'GANESHA' Photo Collage

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This delicious artwork is deliberately the first thing one sees as you enter my London studio. The remover of all obstacles, Lord Ganesha is always placed in the entrance of the dwelling; be this a home, office or even your car or taxi. He is the archetypical divine 'bouncer' or security guard protecting your energy....offering an invisible shield from toxic or contaminating thoughts or intentions. Its no wonder that as part of the spiritual protocol, before performing any other puja or prayer to any of the other major Gods eg Shiva, Krishna, Durga etc, one humbly bows down to Ganesha first. I find this pot bellied, playful God very endearing; he is a like a friend....indeed, I often find myself chatting to him when life gets a bit weird! This artwork was lovingly made with non stop Ganesha mantras playing in the background. To be seen as an existential, divine choir, it has a lot going on; Ganesh's parents Shiva and Parvati are there; so is architecture in the form of temples. Other Gods like Rama, painted and embroidered elephants, road signage, OM symbols, patterns, flowers etc all weave in and out of the composition so that there is no foreground or background. Each image is from a photo I took in situ from various travels within India. I deliberately used colours to evoke the sugared milky mithai (indian sweetmeat) flavours that are conjured up every time I see a vividly painted temple. I call them architectural desserts!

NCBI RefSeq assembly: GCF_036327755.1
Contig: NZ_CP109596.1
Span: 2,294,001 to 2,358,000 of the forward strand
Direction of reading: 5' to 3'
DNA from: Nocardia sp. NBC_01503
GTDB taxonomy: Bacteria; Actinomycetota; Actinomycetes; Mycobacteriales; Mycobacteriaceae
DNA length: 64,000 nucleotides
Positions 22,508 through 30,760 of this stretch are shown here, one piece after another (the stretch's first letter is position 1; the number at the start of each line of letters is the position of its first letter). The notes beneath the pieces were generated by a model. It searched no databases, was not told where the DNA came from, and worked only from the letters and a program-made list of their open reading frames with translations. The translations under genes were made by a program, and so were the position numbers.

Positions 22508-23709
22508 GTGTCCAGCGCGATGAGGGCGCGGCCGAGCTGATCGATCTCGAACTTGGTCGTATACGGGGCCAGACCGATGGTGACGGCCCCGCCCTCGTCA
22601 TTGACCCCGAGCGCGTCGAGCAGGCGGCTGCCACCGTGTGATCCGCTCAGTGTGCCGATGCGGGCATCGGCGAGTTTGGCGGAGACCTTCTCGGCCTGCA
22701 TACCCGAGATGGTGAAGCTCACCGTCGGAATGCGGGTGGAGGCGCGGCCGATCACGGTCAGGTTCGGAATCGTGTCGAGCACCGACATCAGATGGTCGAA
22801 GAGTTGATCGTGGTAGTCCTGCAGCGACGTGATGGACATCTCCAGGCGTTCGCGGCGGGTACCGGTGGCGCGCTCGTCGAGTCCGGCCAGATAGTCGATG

In my opinion, Western civilization has disproportionately promoted intellectualism at the cost of soul or emotional intelligence. The visceral, hand made and human has often been rejected for cynical, ugly, monochromatic wordsy one liners. Colour and pattern has been whittled away into mere decorations. In old civilizations hailing from the East, the use of colour and symbolism is supremely important. Think of the Buddhist Tibetan temples you may have visited or seen photos of. These expressions are never minimal. Indeed, it is the very majesty of the intricacy of complex colours and tones that awe-inspire the worshipper. The stories and detail are humbling, inviting the viewer into them, making Godliness a part of your space; not some far removed concept locked into the abstract and unreachable. Indian Gods are immediately available through a personal and private visit to the temple, be this in your kitchen or on the street. Hindus do not worship their Gods on sundays only. Our conversations with our Gods are on the simmer all the time. We even name our children after them!